Whether or not you believe that time is relative and age is just a number, the fact is that most public company CEOs have experience working in their favor. The average age of the CEOs for the S&P 500 constituents is 54, and a broader look at major U.S. public companies with market caps over $2 billion shows an identical number. Even among slightly smaller public companies with market caps between $500 million and $2 billion, the average age of the CEO is only one year younger, and nearly 60% of the CEOs in that group are over 50.

Experience is an obvious advantage when age comes into question, though you could just as readily argue that in highly competitive markets, a fresh perspective and a creative approach to the business could also be successful. Experience may tell you that stubbing your toe on a rock hurts, but a less jaded (or maybe more naive?) eye may see that you could turn that rock into, um, a pet. Pet rocks aside, it was young people like Bill Gates, Michael Dell, and, oh, yes, Sergey and Larry who brought us the uber-successful Microsoft, Dell, and Google.

Finding companies with young CEOs is as easy as heading over to The Motley Fool's new investing community, CAPS. CAPS has a great feature called "Tags" where you can find lists of companies under labels like "Satellite," "Sporting Activities," and of course, "CEO Under 35." In addition to just listing the companies in each group, CAPS goes a step further and tracks the performance of the entire group. And with a return of nearly 10% in the last month, the group of companies with young CEOs has been one of the best-performing CAPS groups.

A few of the companies included in this tag are:


CEO (Age)

30-Day Return

CAPS Rating

Blackboard (NASDAQ:BBBB)

Michael Chasen (34)



Focus Media Holding (NASDAQ:FMCN)

Jason Jiang (32)



Shanda Interactive (NASDAQ:SNDA)

Tianqiao Chen (33)



Data from Motley Fool CAPS as of Jan. 30.

Michael Chasen, who co-founded Motley Fool Hidden Gems pick Blackboard in his mid-20s, has been CEO of the company since 2001 but served as its president prior to that. Besides his work at Blackboard, Chasen has also managed to work for KPMG Consulting and earn an MBA from Georgetown.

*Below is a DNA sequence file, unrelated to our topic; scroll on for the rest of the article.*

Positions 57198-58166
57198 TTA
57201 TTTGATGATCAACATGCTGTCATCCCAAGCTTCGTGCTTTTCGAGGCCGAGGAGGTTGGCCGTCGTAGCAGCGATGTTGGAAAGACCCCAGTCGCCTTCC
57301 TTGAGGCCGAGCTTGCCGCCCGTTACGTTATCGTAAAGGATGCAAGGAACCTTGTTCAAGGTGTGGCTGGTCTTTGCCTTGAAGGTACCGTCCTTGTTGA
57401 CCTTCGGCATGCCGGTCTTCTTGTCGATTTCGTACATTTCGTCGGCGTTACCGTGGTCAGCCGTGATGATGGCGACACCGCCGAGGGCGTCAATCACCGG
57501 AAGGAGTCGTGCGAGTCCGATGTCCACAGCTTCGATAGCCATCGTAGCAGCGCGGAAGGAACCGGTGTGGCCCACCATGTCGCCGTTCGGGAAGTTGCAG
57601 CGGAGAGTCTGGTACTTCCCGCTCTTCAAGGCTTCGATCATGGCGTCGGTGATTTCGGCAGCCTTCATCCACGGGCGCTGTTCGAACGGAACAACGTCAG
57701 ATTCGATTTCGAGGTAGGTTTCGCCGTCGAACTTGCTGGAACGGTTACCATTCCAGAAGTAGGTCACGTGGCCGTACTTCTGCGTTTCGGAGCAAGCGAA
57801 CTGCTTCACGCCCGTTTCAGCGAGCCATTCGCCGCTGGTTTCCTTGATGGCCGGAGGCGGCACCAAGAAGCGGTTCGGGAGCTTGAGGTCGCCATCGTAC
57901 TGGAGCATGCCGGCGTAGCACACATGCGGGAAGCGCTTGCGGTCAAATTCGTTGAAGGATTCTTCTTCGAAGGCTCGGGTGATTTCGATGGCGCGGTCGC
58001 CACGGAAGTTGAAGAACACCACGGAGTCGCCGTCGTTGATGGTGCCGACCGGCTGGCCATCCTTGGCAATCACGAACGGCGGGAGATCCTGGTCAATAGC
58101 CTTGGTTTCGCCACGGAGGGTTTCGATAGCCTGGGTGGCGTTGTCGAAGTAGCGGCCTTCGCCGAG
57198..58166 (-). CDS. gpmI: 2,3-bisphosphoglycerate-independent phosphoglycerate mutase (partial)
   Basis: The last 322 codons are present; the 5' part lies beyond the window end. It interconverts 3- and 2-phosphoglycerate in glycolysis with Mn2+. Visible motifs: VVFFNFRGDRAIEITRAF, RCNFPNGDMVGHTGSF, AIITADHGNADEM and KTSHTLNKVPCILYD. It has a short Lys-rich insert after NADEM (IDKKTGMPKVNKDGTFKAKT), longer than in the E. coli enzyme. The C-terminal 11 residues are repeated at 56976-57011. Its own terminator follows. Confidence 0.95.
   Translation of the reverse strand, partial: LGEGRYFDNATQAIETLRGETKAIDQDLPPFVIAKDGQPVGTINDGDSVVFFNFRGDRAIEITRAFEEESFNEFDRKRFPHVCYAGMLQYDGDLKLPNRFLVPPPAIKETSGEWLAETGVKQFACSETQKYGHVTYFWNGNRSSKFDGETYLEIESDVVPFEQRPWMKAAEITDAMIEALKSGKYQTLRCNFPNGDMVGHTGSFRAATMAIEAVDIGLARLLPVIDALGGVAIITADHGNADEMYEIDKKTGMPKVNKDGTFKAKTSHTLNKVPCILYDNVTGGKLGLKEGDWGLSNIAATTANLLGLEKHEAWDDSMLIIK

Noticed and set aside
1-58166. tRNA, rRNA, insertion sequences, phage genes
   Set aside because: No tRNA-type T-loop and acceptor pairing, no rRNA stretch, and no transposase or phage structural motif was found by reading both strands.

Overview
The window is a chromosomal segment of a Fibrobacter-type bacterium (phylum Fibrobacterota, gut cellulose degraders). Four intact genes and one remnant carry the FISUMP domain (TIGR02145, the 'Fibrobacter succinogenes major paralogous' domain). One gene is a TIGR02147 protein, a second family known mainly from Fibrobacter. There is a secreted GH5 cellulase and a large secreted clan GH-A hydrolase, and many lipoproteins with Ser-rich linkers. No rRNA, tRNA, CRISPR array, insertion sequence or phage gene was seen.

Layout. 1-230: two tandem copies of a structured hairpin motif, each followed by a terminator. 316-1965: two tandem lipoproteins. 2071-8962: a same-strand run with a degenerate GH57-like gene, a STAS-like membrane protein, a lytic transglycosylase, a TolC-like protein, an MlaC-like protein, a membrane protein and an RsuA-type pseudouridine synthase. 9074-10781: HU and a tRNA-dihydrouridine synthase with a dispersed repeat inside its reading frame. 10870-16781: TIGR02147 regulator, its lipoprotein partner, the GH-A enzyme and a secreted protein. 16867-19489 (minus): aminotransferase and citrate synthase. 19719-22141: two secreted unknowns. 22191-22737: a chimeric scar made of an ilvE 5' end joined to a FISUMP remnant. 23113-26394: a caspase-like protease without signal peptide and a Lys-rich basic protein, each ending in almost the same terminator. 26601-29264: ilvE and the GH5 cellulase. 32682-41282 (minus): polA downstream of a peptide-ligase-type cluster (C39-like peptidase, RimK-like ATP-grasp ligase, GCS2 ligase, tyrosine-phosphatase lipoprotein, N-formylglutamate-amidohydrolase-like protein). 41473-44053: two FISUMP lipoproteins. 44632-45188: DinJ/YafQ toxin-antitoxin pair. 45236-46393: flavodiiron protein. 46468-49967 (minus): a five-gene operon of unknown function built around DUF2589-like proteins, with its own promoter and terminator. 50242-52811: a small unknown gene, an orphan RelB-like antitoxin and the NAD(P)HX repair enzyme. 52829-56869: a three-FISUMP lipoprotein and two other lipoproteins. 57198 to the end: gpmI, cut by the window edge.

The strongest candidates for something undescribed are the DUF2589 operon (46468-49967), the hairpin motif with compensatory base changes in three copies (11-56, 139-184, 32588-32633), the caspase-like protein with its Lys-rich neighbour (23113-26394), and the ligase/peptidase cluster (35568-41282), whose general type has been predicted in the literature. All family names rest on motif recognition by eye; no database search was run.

Though the stock has been pulling down the rest of the group over the last month, Blackboard is up 9% over the past year and 42% since its IPO in mid-2004. The company sells software into the education market for academic purposes and to allow students to make cashless transactions. In early '06, the company completed a $180 million acquisition of fellow educational software provider WebCT, and though amortization from that acquisition and increasing head-count costs turned the company unprofitable for the first nine months of the year, it did still manage to churn out almost $11 million in operating cash flow.

CAPS All-Star SureBeatsWorking has this to contribute: "Blackboard has a huge moat now that it's taken over WebCT. Plus the difficulty for companies to change once they sign up has contributed to 90% renewal rates. There's a huge international growth opportunity through WebCT. They get some bad software reports, but so does Microsoft! Great A+ business, though a little expensive."

For the 32-year-old Jason Jiang, who was named one of China's Media People of the Year before he turned 30, it has been a similarly entrepreneurial story. Beginning in 2003, Jiang took Aiqi Advertisement, an advertising agency owned and started by his family, and turned it into Focus Media, which is now "the largest out-of-home advertising network" in China. Basically, the company pushes advertising through networks of strategically placed flat-panel TVs, poster frames, and LED billboards.

Though Jim Cramer (who's tracked on CAPS) gave the stock a fat thumbs down, CAPS All Star grouch2100, who's ranked within the top 2% of all 21,000 CAPS players, likes it and says, "LCD and LED advertising will grow in China as the Olympics approaches."

Now, there does happen to be one stock that's currently rated a full five stars in CAPS that's included in the list of companies with CEOs under 35. But what fun would it be if I just went and told you what it was? Click here and find out for yourself!

More CAPS fun:

Billion-dollar public company CEO by 35? Fool contributor Matt Koppenheffer would just like to be out of student debt by then. He owns shares of Dell but does not own shares of any of the other companies mentioned. Dell and Microsoft are Motley Fool Inside Value choices. Dell is also a Stock Advisor pick. Shanda is a Rule Breakers selection. The Fool's disclosure policy is always aged appropriately.